Pension plan investors double down on oil despite climate concerns

Investors face backlash for challenging net-zero emissions commitment

Pension plan investors double down on oil despite climate concerns

In a significant move, a US company with partial ownership by the Canada Pension Plan Investment Board (CPPIB) has announced an investment aimed at boosting oil production. 

Civitas Resources, which has a 21% stake owned by CPPIB, revealed plans this week to invest $6.2 billion in increasing oil production by 60%.  

According to Reuters, Civitas Resources acquired oil and gas operations in the Permian Basin of the southwestern United States previously managed by NGP Energy Capital Management.  

The decision has drawn criticism from Canadian climate groups, who argued that such a move contradicts CPPIB's commitment to achieving net-zero emissions and places the retirement savings of millions of Canadians at risk. 

“As Canadians from coast to coast choke on smoke, evacuate their homes and suffer through the worst wildfire season on record, the CPPIB is allowing its growing portfolio of fossil fuel companies to spend $6.2 billion to acquire 335 million barrels of oil in Texas and Mexico,” said Patrick DeRochie, senior manager at Shift Action for Pension Wealth and Planet Health (SHIFT). 

Both the International Energy Agency and the Intergovernmental Panel on Climate Change have emphasized that any hope of limiting global temperature increases to 1.5°C by mid-century requires a complete halt of investments in new fossil fuel projects. 

“The CPPIB is risking our national retirement fund on stranded assets and investing in a future of ever-worsening climate disaster,” DeRochie said.  

This latest investment by CPPIB-owned Civitas Resources follows the board's acquisition of a 49% stake in Aera Energy, California's second-largest oil and gas producer, according to a statement sent by SHIFT to Canada's National Observer.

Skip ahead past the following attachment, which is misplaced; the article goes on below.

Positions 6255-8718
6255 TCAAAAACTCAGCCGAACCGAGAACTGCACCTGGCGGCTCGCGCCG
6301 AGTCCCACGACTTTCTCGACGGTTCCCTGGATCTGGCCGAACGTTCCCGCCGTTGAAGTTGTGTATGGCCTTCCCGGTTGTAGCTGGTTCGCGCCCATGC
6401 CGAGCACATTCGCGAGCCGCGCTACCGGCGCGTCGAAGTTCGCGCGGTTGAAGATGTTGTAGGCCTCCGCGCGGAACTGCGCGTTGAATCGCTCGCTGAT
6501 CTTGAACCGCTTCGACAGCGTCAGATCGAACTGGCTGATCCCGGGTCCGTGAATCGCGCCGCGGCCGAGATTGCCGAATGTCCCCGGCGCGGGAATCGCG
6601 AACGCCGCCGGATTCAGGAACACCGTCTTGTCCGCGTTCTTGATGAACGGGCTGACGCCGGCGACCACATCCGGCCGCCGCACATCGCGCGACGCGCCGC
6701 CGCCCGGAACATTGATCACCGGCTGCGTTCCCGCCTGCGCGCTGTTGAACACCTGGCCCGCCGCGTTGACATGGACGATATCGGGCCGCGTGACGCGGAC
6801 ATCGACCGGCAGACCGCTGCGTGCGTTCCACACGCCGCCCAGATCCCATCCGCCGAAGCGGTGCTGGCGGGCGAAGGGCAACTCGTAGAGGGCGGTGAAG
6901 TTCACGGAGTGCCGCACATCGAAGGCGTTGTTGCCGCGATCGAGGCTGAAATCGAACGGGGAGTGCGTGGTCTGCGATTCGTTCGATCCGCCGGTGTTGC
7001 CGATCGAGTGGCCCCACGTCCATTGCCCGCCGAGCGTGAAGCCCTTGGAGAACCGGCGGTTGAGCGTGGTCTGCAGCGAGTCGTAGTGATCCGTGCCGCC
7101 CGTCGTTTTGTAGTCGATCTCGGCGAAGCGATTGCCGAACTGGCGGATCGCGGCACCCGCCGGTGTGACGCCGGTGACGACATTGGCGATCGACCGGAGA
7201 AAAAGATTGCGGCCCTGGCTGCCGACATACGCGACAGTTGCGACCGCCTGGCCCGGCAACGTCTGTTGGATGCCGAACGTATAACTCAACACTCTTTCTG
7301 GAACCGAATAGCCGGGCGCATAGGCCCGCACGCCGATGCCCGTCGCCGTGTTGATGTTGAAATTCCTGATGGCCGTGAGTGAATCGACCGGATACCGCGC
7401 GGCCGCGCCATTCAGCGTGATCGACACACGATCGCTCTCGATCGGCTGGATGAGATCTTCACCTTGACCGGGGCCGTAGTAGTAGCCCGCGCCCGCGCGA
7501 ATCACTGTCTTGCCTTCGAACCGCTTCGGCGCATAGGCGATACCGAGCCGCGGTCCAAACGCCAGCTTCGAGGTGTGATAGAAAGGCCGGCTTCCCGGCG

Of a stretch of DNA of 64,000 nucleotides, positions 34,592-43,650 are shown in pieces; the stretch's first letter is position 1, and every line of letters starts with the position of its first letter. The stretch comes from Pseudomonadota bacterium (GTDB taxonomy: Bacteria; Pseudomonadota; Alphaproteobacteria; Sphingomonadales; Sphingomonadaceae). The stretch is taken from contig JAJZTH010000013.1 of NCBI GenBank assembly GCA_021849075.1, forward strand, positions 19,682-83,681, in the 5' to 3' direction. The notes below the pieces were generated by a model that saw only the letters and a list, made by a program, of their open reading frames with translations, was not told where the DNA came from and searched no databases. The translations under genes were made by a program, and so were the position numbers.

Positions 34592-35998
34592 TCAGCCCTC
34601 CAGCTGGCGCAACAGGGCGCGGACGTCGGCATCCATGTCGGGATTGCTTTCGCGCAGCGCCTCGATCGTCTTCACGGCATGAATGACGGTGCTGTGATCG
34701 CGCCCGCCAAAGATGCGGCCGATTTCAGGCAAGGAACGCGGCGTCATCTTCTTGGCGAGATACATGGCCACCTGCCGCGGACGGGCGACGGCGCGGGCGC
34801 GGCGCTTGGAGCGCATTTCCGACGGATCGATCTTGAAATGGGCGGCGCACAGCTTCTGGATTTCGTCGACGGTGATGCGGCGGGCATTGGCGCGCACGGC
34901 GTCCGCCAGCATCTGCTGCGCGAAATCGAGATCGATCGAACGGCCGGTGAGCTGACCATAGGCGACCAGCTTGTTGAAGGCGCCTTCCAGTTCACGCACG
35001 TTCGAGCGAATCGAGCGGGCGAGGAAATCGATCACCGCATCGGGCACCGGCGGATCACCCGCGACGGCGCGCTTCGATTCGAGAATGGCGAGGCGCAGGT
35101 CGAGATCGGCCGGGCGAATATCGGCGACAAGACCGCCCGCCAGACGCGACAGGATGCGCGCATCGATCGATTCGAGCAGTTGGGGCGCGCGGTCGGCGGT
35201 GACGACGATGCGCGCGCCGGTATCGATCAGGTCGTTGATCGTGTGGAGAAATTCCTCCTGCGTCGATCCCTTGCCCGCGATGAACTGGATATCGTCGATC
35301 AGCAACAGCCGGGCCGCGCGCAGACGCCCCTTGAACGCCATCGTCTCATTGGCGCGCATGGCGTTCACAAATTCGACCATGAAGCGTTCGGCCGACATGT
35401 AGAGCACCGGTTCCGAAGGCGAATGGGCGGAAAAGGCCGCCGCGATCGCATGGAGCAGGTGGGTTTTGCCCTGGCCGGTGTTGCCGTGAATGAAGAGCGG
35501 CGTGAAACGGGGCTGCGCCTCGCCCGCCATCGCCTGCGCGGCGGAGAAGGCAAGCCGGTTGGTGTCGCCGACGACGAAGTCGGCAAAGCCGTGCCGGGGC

CPPIB pledged to make its portfolio net-zero by 2050 and aimed to increase investments in green and transition assets from $67 billion to at least $130 billion by 2030 to support this goal. The board also aimed to achieve carbon neutrality in its operations by the end of the 2023 fiscal year. 

Critics, such as James K. Rowe, an associate professor at the University of Victoria's School of Environmental Studies, argued that the investment contradicts CPPIB's emission reduction targets and raises climate security concerns.  

“It is easy to make net-zero pledges for decades in the future,” Rowe said.  

“The difficult part is crafting a serious plan for achieving the emission reductions. The CPPIB’s investments in fossil fuel companies like Civitas that are significantly expanding production during a climate emergency is a sign that our national pension fund is not seriously planning for the future.” 

Rowe also questioned the financial imprudence of investing billions of dollars in fossil fuel companies. 

“Whether due to the growing use of green energy and electric vehicles or much-needed climate legislation that will be required to forestall 1.5 degrees Celsius warming, it is likely that fossil fuel investments will rapidly lose value in the near future,” Rowe said.  

Julie Segal, senior program manager of climate finance at Environmental Defence, highlighted that for CPPIB to have a credible net-zero plan, it would need to halve emissions resulting from its investments by 2030.   

“That leaves no room for expanding oil or gas,” Segal said.  

The CPPIB manages the investments of the Canadian Pension Plan (CPP), which serves over 21 million contributors and beneficiaries.